There are a wide range of uses for green peas, from salads and purees to soups and toppings. They can be eaten raw, but are most often used cooked. Since peas are not particularly long-lasting and lose their flavor quickly, they are most often available in frozen form. There is evidence from Aswad, Syrian, that humans have been eating peas since at least 8000 BC.
From Wikipedia: “The pea is most commonly the small spherical seed or the seed-pod of the pod fruit Pisum sativum. Each pod contains several peas. Pea pods are botanically fruit, since they contain seeds and developed from the ovary of a (pea) flower. The name is also used to describe other edible seeds from the Fabaceae such as the pigeon pea (Cajanus cajan), the cowpea (Vigna unguiculata), and the seeds from several species of Lathyrus.”
“There are many varieties (cultivars) of garden peas. Some of the most common varieties are listed here. PMR indicates some degree of powdery mildew resistance; afila types, also called semi-leafless, have clusters of tendrils instead of leaves. Unless otherwise noted these are so called dwarf varieties which grow to an average height of about 1m. Giving the vines support is recommended, but not required. Extra dwarf are suitable for container growing, reaching only about 25 cm. Tall varieties grow to about 2m with support required.”
“Fresh peas are often eaten boiled and flavored with butter and/or spearmint as a side dish vegetable. Salt and pepper are also commonly added to peas when served. Fresh peas are also used in pot pies, salads and casseroles. Pod peas (particularly sweet cultivars called mange tout and "sugar peas", or the flatter "snow peas," called hé lán dòu, 荷兰豆 in Chinese) are used in stir-fried dishes, particularly those in American Chinese cuisine. Pea pods do not keep well once picked, and if not used quickly, are best preserved by drying, canning or freezing within a few hours of harvest. ...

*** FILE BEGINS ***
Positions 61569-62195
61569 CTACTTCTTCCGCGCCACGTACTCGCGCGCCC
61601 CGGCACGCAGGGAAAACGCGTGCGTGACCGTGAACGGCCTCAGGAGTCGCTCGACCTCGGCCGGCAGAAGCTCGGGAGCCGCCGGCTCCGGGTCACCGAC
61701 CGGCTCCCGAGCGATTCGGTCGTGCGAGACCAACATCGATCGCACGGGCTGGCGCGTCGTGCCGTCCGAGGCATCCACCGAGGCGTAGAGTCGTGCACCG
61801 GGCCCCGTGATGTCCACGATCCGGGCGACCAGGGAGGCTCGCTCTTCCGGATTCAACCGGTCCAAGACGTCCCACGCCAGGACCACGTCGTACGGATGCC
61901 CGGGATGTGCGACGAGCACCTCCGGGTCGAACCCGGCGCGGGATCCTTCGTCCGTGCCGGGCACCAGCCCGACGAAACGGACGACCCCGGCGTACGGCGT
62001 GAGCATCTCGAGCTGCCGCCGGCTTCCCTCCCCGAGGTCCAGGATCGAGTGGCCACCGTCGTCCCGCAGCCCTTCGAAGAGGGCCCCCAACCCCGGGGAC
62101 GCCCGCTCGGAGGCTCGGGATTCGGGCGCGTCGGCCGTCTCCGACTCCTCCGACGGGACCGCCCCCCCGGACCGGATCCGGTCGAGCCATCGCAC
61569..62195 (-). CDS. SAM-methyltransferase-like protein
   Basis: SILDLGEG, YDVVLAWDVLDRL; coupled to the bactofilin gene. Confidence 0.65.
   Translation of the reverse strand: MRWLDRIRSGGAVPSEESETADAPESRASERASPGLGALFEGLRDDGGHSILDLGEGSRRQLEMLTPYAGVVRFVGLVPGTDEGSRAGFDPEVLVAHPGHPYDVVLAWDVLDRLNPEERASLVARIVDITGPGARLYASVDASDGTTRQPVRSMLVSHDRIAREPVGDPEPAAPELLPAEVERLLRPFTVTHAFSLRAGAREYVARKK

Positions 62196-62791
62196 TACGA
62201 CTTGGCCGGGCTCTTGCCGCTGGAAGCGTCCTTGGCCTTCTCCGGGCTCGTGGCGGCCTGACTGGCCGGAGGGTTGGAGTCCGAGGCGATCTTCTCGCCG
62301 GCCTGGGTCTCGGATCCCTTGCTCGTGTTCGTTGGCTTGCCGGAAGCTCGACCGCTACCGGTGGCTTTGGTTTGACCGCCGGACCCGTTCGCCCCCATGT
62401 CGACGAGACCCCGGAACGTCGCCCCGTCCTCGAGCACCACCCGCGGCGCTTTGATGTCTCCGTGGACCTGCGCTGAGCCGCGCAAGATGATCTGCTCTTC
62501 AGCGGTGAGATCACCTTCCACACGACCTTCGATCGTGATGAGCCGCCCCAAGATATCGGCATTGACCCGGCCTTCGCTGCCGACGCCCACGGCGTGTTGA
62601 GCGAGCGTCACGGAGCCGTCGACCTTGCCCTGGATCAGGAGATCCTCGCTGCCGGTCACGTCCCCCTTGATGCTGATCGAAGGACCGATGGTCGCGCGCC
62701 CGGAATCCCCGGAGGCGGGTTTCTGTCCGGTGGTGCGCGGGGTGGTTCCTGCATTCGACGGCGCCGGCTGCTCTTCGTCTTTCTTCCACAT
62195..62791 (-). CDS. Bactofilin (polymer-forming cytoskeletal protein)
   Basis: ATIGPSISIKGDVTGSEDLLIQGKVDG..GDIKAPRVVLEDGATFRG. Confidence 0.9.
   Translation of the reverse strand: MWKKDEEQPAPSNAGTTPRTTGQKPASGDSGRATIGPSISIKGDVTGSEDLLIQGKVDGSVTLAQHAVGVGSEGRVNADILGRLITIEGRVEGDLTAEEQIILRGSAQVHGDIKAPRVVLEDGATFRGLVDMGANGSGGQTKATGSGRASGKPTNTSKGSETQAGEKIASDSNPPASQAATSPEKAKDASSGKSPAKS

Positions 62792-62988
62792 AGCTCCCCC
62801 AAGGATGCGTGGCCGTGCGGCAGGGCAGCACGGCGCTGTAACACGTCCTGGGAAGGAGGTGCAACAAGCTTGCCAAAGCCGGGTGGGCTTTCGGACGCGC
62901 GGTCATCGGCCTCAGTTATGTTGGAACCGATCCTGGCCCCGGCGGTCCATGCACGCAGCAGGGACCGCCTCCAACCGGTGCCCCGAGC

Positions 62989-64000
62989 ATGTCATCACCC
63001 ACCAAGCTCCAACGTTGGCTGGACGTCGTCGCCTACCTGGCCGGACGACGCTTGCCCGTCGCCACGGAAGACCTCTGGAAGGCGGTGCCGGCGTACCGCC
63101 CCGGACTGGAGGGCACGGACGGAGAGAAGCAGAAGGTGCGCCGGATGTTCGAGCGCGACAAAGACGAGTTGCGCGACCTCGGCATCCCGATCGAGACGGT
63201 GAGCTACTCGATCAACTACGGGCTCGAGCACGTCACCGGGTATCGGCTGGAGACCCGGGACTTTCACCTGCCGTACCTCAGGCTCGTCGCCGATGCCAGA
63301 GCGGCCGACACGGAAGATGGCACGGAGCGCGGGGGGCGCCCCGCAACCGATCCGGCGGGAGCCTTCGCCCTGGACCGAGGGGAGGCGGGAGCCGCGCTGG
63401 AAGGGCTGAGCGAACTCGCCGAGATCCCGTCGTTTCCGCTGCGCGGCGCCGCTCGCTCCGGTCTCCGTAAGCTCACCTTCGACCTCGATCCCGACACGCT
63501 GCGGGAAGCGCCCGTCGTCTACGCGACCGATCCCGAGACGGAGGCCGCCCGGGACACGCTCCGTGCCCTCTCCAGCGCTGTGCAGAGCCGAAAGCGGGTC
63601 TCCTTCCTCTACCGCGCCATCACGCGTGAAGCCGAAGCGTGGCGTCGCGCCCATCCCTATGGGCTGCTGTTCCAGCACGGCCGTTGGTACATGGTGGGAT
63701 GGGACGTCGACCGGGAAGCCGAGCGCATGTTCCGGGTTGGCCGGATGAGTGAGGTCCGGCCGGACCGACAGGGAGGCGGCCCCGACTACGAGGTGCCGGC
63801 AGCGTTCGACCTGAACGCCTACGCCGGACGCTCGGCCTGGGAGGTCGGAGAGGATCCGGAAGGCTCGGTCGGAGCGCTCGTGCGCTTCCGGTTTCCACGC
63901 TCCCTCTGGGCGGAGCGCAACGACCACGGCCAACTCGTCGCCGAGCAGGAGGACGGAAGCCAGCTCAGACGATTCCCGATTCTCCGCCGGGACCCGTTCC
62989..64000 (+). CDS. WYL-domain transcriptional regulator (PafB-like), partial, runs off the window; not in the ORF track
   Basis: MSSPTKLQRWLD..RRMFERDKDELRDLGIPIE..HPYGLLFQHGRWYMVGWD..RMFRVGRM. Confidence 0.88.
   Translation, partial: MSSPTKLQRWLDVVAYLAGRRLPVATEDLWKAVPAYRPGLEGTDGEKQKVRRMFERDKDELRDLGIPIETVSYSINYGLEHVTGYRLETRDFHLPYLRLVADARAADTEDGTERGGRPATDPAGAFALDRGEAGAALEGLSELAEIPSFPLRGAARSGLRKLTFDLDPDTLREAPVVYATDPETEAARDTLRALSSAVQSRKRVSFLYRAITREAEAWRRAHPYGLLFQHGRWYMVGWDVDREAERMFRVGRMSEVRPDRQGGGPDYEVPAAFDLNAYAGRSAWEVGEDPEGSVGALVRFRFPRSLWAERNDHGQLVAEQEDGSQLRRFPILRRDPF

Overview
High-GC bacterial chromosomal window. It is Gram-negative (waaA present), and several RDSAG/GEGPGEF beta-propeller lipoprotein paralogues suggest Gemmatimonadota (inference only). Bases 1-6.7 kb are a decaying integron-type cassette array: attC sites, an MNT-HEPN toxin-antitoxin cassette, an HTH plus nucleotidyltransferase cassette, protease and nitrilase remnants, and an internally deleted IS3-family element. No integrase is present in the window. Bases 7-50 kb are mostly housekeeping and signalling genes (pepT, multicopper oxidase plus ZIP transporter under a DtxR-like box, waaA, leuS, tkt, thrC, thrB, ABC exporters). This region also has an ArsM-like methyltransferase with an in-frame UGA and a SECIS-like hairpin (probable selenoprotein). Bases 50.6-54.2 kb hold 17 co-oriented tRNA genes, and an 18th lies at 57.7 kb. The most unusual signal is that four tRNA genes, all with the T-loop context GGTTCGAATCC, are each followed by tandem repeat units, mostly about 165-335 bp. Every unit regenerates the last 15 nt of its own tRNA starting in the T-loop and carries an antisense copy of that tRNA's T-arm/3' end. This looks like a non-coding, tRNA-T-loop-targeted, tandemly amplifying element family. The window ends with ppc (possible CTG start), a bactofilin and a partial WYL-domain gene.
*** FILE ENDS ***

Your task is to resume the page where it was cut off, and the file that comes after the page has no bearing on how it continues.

Dried peas are often made into a soup or simply eaten on their own. In Japan, China, Taiwan and some Southeast Asian countries, including Thailand, the Philippines and Malaysia, peas are roasted and salted, and eaten as snacks. ...
Processed peas are mature peas which have been dried, soaked and then heat treated (processed) to prevent spoilage—in the same manner as pasteurizing. Cooked peas are sometimes sold dried and coated with wasabi, salt, or other spices.”
Soup: “In the UK, dried yellow split peas are used to make pease pudding (or "pease porridge"), a traditional dish. In North America, a similarly traditional dish is split pea soup.
Pea soup is eaten in many other parts of the world, including northern Europe, parts of middle Europe, Russia, Iran, Iraq and India.”
“Peas are starchy, but high in fiber, protein, vitamin A, vitamin B6, vitamin C, vitamin K, phosphorus, magnesium, copper, iron, zinc and lutein. Dry weight is about one-quarter protein and one-quarter sugar. Pea seed peptide fractions have less ability to scavenge free radicals than glutathione, but greater ability to chelate metals and inhibit linoleic acid oxidation.”
Peas in medicine:
“Some people experience allergic reactions to peas, as well as lentils, with vicilin or convicilin as the usual allergens.
Favism, or Fava-bean-ism, is a genetic deficiency of the enzyme glucose-6-phosphate dehydrogenase that affects Jews, other Middle Eastern Semitic peoples and other descendants of the Mediterranean coastal regions. In this condition, the toxic reaction to eating most, if not all, beans is hemolytic anemia, and in severe cases the released circulating free hemoglobin causes acute kidney injury.”
“In modern times peas are usually boiled or steamed, which breaks down the cell walls and makes the taste sweeter and the nutrients more bioavailable. Along with broad beans and lentils, these formed an important part of the diet of most people in the Middle East, North Africa and Europe during the Middle Ages. By the 17th and 18th centuries, it had become popular to eat peas "green", that is, while they are immature and right after they are picked. New cultivars of peas were developed by the English during this time, which became known as "garden" or "English" peas. The popularity of green peas spread to North America. Thomas Jefferson grew more than 30 cultivars of peas on his estate. With the invention of canning and freezing of foods, green peas became available year-round, and not just in the spring as before.”
“Pea grading involves sorting peas by size, in which the smallest peas are graded as the highest quality for their tenderness. Brines may be used, in which peas are floated, from which their density can be determined.”
“In 2005, a poll of 2,000 people revealed the pea to be Britain's seventh favourite culinary vegetable.”